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mountain houseMountain House Thursday. 18.teenth August. 1842. A misty morning, but clear at noon-day. A misty morning, sun shineing through the clouds, which envelope us, looking like the bellows of the ocean, so white, and undulating. The fog soon blew over, giving us the glorious scene below, still more beautifully defined, than yesterday. My appetite gone for breakfast; our long talk full of company. I did not sit in the parlour, went to my room to prepare for another start. At twelve we lunched, then packed our selves up in the stage for our ride to the Boat. I put on my Brown silk, and lined boots, regretted it twenty times, as below the mountain the heat030_Page 28 was intense. I thought we should all give up the ship. Mrs. Brown, suffered equally. with myself from the burning sun, and fatigue. We took the Boat with pleasure , finding it much cooler on the water. I went in the Cabin to lie down, not caring to talk or see a soul. At six oclock we reached Albany, and after some delay rode up to “Congress Hall” the first Hotel. The house was full, and we procured rooms with difficulty. We fared well at last, haveing a parlour, and rooms adjoining. The night was intensely hot, too warm to sleep and al- tho! the city looked beautifull in the bright moonlight, it is rather too warm for comfort in summer. I passed an unquiet night, and jumped up at four o clock in the morning; Met Mr B in dishabille* , suffering from the heat. We dressed after the French fashion, in the parlour, the bedrooms being rather small for two. I recognized Dr Jackson at tea; he bowed respectfully.
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*dishabille: a state of being partially or casually undressed

August 17, 1842 – “Adventures at the Catskill Mountain House”

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029_Page 27catskll 2Wednesday. 17. teenth. August. 1842.
Mountain House. “Kaatskill”

We arose at five oclock to see the sun rise, but a provokeing mist prevented us from haveing this pleasure. I walked the piazza, untill eight oclock the break fast hour, admireing the scene around, the morning air was very chilly. An unexpected “friend” came in to see me this morning, we met in peace. My appetite not good to-day, altho! our fare is most excellent, my stomach is too much deranged to relish the dainties before us. Since yesterday morning I have not felt well, hope it will pass over soon. Find Mr, and Mrs B. very agreeable acquaintances, she is interesting, while he posses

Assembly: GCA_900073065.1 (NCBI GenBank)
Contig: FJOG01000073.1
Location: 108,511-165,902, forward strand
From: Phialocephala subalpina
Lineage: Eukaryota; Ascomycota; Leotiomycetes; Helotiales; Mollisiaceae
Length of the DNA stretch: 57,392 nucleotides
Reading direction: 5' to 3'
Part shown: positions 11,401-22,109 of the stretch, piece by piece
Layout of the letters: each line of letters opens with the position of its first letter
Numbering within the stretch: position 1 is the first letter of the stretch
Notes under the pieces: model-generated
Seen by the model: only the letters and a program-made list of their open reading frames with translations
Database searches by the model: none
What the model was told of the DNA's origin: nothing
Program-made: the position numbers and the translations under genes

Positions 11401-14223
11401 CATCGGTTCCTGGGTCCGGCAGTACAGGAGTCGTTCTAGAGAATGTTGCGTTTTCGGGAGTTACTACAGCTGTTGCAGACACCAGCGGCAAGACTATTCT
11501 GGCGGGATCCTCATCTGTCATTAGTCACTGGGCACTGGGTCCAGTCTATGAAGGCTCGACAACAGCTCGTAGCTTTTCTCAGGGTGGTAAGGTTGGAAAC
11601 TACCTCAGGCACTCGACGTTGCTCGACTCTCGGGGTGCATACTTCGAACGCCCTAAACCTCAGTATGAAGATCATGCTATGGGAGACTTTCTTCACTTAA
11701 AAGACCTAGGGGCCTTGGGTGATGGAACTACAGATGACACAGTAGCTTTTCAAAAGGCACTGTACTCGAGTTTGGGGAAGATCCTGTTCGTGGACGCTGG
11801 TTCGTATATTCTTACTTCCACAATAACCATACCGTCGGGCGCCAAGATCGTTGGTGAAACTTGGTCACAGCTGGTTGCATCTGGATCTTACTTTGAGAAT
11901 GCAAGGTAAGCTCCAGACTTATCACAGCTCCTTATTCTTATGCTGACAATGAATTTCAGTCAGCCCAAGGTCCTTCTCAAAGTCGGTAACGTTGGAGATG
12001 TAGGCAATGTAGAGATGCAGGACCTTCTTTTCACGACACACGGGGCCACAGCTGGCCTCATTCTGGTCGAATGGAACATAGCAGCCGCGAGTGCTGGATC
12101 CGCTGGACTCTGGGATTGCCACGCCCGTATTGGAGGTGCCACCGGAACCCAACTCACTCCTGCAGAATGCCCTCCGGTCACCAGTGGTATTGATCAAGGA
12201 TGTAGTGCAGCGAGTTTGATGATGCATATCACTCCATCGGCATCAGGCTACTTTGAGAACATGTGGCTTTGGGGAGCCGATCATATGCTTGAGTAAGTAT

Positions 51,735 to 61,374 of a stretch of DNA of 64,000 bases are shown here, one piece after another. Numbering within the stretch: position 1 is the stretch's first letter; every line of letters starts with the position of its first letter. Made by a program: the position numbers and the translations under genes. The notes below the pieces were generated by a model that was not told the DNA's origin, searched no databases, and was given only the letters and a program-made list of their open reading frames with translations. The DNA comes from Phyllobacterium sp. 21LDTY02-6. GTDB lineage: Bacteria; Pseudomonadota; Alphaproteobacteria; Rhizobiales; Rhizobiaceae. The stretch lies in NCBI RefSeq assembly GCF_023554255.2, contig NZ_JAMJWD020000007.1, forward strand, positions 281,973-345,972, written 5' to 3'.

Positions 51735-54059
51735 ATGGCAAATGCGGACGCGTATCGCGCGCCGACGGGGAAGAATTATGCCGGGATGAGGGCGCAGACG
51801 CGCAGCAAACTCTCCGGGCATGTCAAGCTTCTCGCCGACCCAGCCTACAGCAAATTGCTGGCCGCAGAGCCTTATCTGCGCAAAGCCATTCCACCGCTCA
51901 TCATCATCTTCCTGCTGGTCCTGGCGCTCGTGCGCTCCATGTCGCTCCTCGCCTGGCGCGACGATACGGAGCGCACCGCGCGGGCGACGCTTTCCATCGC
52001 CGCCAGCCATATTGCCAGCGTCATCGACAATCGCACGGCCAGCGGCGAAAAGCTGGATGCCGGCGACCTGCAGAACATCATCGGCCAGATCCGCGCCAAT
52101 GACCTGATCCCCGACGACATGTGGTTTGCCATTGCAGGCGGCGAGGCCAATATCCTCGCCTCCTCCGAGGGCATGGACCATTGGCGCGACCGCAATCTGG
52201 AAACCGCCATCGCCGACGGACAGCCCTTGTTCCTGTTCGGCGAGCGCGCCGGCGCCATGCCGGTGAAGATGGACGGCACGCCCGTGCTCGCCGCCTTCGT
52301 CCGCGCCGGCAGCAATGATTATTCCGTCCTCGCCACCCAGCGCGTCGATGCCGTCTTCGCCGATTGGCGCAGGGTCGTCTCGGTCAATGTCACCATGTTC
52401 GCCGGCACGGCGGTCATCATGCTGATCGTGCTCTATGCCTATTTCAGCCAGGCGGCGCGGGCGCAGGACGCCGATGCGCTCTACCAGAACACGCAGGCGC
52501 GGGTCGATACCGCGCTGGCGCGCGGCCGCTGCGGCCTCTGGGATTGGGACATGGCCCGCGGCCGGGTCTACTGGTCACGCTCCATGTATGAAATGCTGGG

great powers of amusement, which he liberally exerts for all.
After breakfast we all rode to the “Falls,” the road was rough, but romantic. I put on thin boots not thinking we would have to walk, but
found myself obliged to jump over rocks, and wade through quag.
mires for some distance. Mr Hasbrouck, and Mr Brown, went behind
the shot of water, a trifle in comparison to “Niagra.” Our ride
home was agreeable, my feet rather damp. The Fog is now clear
ing away, and the landscape below us presents the appearance
CatskillMountainHouseaof a beautifull painting, or panoramic view, while the noble
Hudson, now bounding our vision has dwindled to a small silver stream. The mist still hangs around the outskirt of the scene, shrouding this beautifull Temple, whose “maker, and builder is God.” Here we should purify our hearts from earth, and consecrate our Spirits to Heaven. My soul goes forth on
the wings of gratitude, and Love, to adore the “invisible Architect.”
We remain here to.day, and leave to.morrow, the circle here is
small, and little dress required. Mrs Brown, and sat I alone
she interesting me in her private affairs, we were soon interrupted
by “mon mari.” inviting us to a game of “nine-pins.” I saw
billiards played for the first time. A heavy rain came up
in the afternoon continueing all night. A merry party arrived
in the evening, and danced til 12. We retired at ten.

030_Page 28Mr Brown wishes us to join himself and wife in their jaunt to the Springs, we think it will be more agreeable than a “tete a tete” excursion. The wind blew, and rain fell in torrents all night sounding melancholy enough, so far from earth.

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For more on the Catskill Mountain House, see The Catskill Archives or The Catskill Mountaineer.catskill3